Kinetics of Radioactive DecayA wooden object from an archeological site is subjected to radiocarbon dating. The activity of the sample that is due to 14C is measured to be 11.6 disintegrations per second. The activity of a carbon sample of equal mass from fresh wood is 15.2 disintegrations per second. The half-life of 14C is 5715 yr. What is the age of the archeological sample?
Kinetics of Radioactive DecayFirst we need to determine the rate constant, k, for the process.
Kinetics of Radioactive DecayNow we can determine t:
Energy in Nuclear ReactionsThere is a tremendous amount of energy stored in nuclei.Einsteins famous equation, E = mc2, relates directly to the calculation of this energy.
21.5 Detection of RadioactivityMeasuring RadioactivityOne can use a device like this Geiger counter to measure the amount of activity present in a radioactive sample.The ionizing radiation creates ions, which conduct a current that is detected by the instrument.
RadiotracersRadioactive isotopes can be ingested and their path can be traced with sensitive detectors.Should have a short half life and be naturally absorbed by the target organ Common radioisotopes used:I-131 ThyroidFe-59 Red blood cellsP-32 Eyes, liverTc-99 Heart, bones, lungsNa-24Circulatory system
21.6 Energy Changes in Nuclear ReactionsIn the types of chemical reactions we have encountered previously, the amount of mass converted to energy has been minimal.However, these energies are many thousands of times greater in nuclear reactions.
Energy in Nuclear ReactionsFor example, the mass change for the decay of 1 mol of uranium-238 is 0.0046 g.The change in energy, E, is thenE = (m) c2E = (4.6 106 kg)(3.00 108 m/s)2E = 4.1 1011 JHere the negative sign means exothermic, or 410,000,000,000 J released. That is a huge amount! For perspective:1 Joule = energy required to lift a small apple 1 meter against earths gravity.1 megajoule = 1,000,000 J = energy of small car travelling at 65 miles per hour4.2 gigajoule = 4,200,000,000 J = energy released by one ton of TNT
Binding energiesMass defect = mass difference between nucleus and its nucleons1 proton = 1.00728 amu 1 neutron = 1.00866 amuSo He nucleus should have mass = 4.03188, but it actually has mass = 4.00150. Mass difference = 0.03038Nuclear binding energy = energy required to separate nucleus into individual nucleons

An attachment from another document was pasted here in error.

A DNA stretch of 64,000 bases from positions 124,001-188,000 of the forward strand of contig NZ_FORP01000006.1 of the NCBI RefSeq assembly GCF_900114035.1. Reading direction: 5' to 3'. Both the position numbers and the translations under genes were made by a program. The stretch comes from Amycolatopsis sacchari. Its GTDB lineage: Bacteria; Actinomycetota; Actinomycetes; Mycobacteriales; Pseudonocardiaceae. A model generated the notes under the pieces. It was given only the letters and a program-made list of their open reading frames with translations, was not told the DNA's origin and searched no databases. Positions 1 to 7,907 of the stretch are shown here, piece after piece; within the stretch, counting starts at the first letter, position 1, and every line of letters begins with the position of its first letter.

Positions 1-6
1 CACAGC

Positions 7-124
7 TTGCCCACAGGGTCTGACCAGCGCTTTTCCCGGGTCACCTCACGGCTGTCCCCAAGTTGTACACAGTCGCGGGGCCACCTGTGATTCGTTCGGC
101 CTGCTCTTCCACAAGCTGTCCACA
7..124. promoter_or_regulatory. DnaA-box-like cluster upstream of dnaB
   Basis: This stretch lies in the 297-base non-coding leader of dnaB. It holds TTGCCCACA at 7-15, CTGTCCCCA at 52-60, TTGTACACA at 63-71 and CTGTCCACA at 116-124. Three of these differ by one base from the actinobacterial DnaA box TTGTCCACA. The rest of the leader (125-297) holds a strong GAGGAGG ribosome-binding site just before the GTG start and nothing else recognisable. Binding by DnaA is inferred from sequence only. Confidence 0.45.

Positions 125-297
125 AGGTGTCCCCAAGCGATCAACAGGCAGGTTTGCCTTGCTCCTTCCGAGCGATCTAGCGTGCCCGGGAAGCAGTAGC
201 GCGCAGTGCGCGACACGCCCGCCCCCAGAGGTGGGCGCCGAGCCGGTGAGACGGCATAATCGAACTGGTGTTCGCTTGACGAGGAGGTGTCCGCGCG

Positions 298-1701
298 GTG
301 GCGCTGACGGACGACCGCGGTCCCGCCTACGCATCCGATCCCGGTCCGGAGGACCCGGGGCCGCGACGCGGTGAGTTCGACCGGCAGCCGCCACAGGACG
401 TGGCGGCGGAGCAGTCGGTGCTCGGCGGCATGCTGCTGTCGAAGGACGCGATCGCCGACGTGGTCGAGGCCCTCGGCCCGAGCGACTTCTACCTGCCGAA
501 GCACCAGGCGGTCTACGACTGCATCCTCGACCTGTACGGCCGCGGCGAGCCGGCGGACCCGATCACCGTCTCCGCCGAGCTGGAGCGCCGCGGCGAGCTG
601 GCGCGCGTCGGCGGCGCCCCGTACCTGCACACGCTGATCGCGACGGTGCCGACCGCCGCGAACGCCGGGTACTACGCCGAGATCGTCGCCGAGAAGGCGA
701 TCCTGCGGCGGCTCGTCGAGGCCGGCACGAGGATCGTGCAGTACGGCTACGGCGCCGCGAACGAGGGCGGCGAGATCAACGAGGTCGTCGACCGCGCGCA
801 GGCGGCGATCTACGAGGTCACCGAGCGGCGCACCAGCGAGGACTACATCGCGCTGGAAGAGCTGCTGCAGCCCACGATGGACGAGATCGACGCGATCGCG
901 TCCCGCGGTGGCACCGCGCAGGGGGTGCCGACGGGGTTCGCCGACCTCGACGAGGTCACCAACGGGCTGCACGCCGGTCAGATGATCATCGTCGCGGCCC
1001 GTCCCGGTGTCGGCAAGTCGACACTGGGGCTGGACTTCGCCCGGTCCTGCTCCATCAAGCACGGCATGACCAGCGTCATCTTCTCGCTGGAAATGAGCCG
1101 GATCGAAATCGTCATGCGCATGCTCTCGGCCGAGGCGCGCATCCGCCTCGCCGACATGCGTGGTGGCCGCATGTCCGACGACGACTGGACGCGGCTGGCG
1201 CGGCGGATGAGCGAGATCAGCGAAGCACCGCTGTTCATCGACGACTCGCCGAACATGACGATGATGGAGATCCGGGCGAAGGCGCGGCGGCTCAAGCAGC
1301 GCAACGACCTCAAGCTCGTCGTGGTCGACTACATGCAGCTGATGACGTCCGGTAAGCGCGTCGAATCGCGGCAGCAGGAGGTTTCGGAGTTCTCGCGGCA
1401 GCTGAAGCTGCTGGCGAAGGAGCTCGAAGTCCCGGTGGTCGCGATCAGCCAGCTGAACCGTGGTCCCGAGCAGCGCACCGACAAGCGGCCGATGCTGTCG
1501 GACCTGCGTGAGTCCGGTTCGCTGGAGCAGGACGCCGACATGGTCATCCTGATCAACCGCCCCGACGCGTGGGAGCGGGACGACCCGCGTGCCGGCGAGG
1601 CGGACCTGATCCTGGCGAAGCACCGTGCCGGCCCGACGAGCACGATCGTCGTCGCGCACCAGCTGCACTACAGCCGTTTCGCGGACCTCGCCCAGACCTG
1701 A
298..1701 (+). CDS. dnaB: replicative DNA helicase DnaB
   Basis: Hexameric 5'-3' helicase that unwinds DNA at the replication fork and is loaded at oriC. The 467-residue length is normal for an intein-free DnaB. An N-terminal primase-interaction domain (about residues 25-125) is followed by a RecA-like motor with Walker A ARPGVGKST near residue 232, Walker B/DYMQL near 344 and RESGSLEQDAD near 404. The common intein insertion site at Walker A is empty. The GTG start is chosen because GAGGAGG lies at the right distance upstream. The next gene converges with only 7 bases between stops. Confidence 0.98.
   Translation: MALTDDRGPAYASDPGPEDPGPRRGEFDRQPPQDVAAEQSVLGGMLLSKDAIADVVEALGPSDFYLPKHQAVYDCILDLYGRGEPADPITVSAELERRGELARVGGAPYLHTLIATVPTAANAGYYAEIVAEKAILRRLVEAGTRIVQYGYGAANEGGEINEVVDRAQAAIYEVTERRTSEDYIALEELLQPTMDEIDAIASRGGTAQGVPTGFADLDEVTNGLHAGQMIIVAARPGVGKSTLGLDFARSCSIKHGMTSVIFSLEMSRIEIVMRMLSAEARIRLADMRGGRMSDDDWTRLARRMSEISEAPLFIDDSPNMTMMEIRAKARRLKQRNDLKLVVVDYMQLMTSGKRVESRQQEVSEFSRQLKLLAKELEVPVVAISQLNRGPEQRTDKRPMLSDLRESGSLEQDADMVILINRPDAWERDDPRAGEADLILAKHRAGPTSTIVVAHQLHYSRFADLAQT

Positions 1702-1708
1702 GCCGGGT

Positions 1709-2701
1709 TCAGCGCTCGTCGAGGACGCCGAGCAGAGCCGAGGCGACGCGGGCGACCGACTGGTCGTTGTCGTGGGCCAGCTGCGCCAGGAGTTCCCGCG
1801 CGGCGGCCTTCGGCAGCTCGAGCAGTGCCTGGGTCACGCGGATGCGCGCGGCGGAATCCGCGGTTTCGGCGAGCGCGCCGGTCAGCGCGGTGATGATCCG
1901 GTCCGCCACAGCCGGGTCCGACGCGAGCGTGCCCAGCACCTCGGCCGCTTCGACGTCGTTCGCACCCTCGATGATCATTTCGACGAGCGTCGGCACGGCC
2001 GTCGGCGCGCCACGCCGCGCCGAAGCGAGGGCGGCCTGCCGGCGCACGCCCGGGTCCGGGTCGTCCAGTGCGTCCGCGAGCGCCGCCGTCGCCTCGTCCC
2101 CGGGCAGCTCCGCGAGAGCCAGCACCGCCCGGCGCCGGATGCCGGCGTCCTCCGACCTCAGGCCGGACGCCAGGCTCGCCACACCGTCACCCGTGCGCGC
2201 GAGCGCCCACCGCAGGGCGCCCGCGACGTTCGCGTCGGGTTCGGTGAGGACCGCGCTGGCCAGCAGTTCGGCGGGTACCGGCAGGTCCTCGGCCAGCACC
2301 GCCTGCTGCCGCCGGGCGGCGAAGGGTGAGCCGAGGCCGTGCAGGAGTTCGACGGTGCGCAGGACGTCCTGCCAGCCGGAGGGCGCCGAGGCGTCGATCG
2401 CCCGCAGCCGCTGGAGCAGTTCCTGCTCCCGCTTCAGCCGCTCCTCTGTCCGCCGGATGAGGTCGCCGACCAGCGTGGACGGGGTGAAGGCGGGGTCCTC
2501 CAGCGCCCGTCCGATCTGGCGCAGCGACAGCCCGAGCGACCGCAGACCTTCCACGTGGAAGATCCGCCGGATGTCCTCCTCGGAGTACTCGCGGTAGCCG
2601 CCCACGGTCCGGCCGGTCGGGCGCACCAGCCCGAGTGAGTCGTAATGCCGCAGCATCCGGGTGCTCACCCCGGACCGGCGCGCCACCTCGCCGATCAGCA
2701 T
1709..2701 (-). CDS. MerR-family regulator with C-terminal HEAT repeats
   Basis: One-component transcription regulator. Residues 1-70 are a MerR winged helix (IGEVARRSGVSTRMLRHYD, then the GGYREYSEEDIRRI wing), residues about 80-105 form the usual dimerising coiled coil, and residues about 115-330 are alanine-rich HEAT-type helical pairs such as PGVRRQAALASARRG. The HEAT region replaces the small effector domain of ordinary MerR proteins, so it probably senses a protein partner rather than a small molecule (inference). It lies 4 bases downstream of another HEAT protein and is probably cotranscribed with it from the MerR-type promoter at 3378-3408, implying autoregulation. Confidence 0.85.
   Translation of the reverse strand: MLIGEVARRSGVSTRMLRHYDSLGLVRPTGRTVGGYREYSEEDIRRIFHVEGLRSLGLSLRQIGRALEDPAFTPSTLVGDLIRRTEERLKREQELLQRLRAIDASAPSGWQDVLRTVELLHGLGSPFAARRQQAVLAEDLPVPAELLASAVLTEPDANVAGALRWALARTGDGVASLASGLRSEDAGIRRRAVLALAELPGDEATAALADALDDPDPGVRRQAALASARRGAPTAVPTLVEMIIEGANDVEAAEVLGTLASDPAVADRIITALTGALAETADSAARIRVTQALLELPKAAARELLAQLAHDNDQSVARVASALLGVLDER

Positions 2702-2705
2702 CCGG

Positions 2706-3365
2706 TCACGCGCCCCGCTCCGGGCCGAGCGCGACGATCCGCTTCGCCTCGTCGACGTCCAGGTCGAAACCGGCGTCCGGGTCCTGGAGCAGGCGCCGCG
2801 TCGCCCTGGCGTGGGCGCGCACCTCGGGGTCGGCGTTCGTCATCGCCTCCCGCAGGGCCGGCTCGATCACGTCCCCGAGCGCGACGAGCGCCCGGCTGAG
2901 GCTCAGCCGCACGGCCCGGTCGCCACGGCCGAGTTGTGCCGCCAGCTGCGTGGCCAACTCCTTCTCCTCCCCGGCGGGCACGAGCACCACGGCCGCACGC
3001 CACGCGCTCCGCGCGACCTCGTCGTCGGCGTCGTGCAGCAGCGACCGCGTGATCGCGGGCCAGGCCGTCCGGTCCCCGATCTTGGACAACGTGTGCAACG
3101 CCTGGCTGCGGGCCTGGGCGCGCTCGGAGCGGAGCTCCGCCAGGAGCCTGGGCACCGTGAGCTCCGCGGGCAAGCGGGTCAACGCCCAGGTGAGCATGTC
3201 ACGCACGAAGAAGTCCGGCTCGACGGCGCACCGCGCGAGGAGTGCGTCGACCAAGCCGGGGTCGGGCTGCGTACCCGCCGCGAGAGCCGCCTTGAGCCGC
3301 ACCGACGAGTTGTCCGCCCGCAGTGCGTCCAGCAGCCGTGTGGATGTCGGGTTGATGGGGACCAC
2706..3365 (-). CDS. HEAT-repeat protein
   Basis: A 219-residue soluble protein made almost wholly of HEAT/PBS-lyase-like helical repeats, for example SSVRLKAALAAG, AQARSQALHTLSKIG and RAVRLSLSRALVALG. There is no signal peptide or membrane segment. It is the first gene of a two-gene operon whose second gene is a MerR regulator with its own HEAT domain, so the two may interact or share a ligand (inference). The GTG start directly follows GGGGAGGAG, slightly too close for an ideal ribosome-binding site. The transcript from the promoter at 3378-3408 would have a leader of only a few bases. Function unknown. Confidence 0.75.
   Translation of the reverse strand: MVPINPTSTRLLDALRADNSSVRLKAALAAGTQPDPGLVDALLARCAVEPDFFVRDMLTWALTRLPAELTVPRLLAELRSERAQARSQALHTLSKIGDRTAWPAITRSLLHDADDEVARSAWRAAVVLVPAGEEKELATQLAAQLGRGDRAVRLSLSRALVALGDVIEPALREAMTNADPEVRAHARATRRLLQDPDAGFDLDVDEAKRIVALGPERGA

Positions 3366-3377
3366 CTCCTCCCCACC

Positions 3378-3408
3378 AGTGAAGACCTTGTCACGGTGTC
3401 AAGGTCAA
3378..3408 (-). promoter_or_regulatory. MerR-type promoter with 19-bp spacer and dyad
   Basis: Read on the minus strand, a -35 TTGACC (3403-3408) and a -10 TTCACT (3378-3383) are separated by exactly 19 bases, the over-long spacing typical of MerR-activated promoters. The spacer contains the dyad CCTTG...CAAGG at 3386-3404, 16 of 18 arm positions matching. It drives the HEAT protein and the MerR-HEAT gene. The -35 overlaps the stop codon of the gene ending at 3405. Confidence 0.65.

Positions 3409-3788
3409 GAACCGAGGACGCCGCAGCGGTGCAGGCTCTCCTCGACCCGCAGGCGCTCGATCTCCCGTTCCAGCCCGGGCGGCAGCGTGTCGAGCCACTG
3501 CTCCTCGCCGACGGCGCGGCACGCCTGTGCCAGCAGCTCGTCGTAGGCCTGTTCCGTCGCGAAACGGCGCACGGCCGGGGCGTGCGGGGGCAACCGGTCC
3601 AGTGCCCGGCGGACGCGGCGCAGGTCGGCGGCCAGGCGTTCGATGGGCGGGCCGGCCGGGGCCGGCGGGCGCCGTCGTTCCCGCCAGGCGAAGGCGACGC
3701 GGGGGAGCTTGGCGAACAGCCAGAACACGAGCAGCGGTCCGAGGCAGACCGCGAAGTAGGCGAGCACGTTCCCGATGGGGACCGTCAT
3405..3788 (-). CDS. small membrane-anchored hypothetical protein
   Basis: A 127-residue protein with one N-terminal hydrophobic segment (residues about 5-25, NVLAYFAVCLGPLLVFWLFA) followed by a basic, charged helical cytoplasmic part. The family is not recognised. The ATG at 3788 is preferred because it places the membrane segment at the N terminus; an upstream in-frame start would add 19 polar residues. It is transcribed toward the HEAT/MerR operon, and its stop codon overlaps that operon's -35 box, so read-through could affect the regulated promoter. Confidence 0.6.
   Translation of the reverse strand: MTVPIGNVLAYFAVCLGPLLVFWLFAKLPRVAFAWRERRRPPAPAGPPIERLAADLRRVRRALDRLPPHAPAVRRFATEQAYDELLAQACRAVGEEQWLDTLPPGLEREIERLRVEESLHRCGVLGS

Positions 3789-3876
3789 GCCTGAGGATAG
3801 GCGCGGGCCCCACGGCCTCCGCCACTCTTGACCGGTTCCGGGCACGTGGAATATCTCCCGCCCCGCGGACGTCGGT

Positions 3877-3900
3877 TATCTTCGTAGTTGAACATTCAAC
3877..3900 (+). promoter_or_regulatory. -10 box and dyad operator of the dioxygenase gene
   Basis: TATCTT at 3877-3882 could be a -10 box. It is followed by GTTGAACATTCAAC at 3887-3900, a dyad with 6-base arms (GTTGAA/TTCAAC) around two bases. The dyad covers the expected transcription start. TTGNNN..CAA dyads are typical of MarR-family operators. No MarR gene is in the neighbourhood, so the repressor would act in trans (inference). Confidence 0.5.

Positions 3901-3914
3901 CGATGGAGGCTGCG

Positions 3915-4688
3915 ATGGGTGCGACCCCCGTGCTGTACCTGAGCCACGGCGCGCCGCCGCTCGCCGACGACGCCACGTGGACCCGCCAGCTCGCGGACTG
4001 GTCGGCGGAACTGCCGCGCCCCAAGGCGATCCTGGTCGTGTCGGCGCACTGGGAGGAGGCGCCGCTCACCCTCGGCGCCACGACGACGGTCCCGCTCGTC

21.7 Nuclear FissionHow does one tap all that energy?Nuclear fission is the type of reaction carried out in nuclear reactors.
Nuclear FissionBombardment of the radioactive nuclide with a neutron starts the process.Neutrons released in the transmutation strike other nuclei, causing their decay and the production of more neutrons.
Nuclear FissionThis process continues in what we call a nuclear chain reaction.
Nuclear FissionIf there are not enough radioactive nuclides in the path of the ejected neutrons, the chain reaction will die out.
Nuclear FissionTherefore, there must be a certain minimum amount of fissionable material present for the chain reaction to be sustained: Critical Mass.
Nuclear ReactorsIn nuclear reactors the heat generated by the reaction is used to produce steam that turns a turbine connected to a generator.
Nuclear ReactorsThe reaction is kept in check by the use of control rods.These block the paths of some neutrons, keeping the system from reaching a dangerous supercritical mass.
21.8 Nuclear FusionFusion would be a superior method of generating power.The good news is that the products of the reaction are not radioactive.The bad news is that in order to achieve fusion, the material must be in the plasma state at several million kelvins.
Nuclear FusionTokamak apparati like the one shown at the right show promise for carrying out these reactions.They use magnetic fields to heat the material.
21.8 Biological Effects of RadiationIonizing Radiation = radiation that causes ionizationIonizing radiation removes an electron from the water inside living tissue, forming H2O+ ions. Then H2O+ + H2O H3O++OH-OH- is a free radical (1 unpaired electron)